36 Answers from a Wedding Photographer, Part 2


When will we receive the contract?

For me, I send my contract out along with the invoice for the deposit so that everything is done all at once. I see the contract as a way to make expectations very clear on what it is my clients will get when they book with me, so questions are encouraged, and I want to answer them right away. This may vary between photographers, but I would expect you’ll see a contract before any money is exchanged.

How much of a deposit do you require? When is it due?

Honestly, I would be a little worried if a photographer took any less than 15% deposit to reserve your date, and I think somewhere between 20-30% is the norm. Think of a deposit as a way to tell your photographer you’re serious about their work, and that your photographer should also take you just as seriously. If a photographer doesn’t take a deposit, what is there for you to know they are actively keeping your date open? I won’t officially reserve your date until I receive the deposit for this reason, because I also need to know my clients are invested in me before taking my time off the table for others.

Do you accept payments in installations?

I personally haven’t heard of photographers setting up these kinds of payments plans, but it never hurts to ask! Wedding photography is just one of many things that needs to be paid for when planning a wedding, and as long as you are open about what your needs are I don’t see why having installments setup with clear due dates as being a problem.

Have you ever shot a wedding at our ceremony and reception venues? If not, do you plan to check the venues out in advance?

Working at a venue previously is handy to know where the good spots are to shoot, but that honestly can be done an hour or so before the event begins. This gives me a great opportunity to see where the light will be with current weather conditions, rather than trying to guess what it will be like if I check it out on a different date, and potentially at a totally different time of day when the light won’t be anywhere near the same. The real benefit to working at a location previously is to know the people running the joint, and making sure they understand the photographer’s needs and have a good enough relationship to try and support that.

Have you ever worked with our planner? Videographer? Florist? DJ? etc.

Part of what I love so much about working in the wedding industry is how many different people I get to meet and work with! The longer your photographer has been in the game, the more likely they are to have worked with the rest of your wedding team. For myself, as long as I’m communicating clearly with the people I’m working with, it’s a lot of fun to work with new people.

Do you charge a travel fee? For what distance? What does that cover?

This is a question that really depends on where you are! Since I’m located near Burlington VT, and I can get to most of the major wedding locations under 2 hours, I build that into my standard pricing. If I end up needing to travel for more than 2 hours, then I charge for my time on the road. Another thing to consider with longer travel is if it’s worth putting your photographer up in a hotel the night before the wedding. If they are going to travel pretty far for your wedding, that investment might be worth the peace of mind knowing that your photographer won’t get lost or stuck in traffic the day of your wedding!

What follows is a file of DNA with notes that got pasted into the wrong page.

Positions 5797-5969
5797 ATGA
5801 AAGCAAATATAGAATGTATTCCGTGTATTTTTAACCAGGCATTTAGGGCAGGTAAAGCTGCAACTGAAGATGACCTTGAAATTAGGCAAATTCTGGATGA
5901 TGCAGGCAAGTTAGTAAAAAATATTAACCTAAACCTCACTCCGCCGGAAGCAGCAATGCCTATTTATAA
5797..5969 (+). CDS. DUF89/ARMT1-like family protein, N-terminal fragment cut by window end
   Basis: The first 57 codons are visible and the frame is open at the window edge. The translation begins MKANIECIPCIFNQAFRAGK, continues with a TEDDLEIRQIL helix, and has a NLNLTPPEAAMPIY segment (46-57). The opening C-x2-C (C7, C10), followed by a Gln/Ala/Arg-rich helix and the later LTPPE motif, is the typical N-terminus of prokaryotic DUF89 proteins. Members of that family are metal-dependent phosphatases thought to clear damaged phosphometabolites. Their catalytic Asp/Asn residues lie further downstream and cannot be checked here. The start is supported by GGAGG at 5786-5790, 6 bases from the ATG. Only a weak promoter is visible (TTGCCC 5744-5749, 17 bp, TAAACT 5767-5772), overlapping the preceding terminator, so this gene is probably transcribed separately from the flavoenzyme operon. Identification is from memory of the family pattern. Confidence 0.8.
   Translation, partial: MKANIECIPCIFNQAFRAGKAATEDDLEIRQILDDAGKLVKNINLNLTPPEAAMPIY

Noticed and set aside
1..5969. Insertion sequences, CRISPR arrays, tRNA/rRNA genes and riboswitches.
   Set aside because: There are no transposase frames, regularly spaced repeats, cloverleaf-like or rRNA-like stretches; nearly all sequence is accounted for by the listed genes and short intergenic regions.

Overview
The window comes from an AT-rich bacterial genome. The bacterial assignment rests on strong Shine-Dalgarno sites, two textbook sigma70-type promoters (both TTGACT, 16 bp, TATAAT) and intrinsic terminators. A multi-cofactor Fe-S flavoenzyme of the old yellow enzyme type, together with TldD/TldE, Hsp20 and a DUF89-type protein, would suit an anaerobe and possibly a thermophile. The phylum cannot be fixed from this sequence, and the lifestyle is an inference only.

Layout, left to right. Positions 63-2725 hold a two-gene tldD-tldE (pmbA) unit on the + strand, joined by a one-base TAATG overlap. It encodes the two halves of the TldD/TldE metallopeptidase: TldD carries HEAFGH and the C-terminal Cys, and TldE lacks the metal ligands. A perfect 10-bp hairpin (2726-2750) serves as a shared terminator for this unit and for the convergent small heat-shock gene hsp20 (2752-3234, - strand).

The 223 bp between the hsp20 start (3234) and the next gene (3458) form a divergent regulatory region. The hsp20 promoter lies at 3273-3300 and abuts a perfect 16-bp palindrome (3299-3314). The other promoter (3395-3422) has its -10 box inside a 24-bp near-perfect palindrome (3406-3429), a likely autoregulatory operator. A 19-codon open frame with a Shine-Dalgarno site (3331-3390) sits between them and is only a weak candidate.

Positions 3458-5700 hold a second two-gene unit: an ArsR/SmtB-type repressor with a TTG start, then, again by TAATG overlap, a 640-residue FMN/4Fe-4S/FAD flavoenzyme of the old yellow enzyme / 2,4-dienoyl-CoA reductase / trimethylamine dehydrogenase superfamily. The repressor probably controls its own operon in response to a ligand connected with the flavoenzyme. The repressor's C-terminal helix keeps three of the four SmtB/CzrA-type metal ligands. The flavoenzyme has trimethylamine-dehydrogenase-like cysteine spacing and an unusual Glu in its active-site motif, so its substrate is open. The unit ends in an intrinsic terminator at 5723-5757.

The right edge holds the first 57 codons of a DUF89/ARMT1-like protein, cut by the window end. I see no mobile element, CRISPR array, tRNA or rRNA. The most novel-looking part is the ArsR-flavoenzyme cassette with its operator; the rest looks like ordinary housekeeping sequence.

How many hours are included in each package? How much do extra hours cost?

Most photographers base their pricing on how many hours they will be working, but might have different ways of covering if you end up “going over.” It might be as simple as they’re there until they feel like they’ve captured the important activities for the day, or they check in an hour into when the dancing starts. Either way, make sure you and your photographer have clear expectations on how much of the fun you want covered and understand how much time it will take beforehand.

Do you have liability insurance? Does it cover your assistants, as well?

Liability all over the place, always. Yes. Next question.

What is your refund or cancellation policy?

This should be clearly lined out in the contract you get from your photographer, but generally speaking if the photographer cancels you get your deposit back. If the client needs to cancel, the deposit will likely not be refundable depending on how close the date is. The reason for that is with weddings needing to be scheduled so far in advance, if last minute cancellations happen it’s almost impossible to find work to replace it. It’s the hard truth in this industry.

Do you carry backup equipment?

I’ve heard too many horror stories (and suffered a few of my own!) to not have redundancy everywhere - I carry 2+ cameras, and each of my cameras have dual memory cards in case one of those fail. I also backup all of the final images online and over multiple hard drives. Moral of the story, yes yes yes.

What is the backup plan if you are unable to shoot my wedding for an unexpected reason?

Your photographer should always have someone available who can fill in for them if they cannot. If the worst thing happens and they can’t find someone in time (heaven forbid), you get your money back, period. I have yet to miss a wedding (knock on all the wooden things in a 10 foot area), and it would take me being stuck in a hurricane and hospitalized and maybe have fluffy puppy in the area all at once. Anything less than those three things and I will be there.

Got more wedding photography questions of your own?

Read that last set of questions in Part 3!

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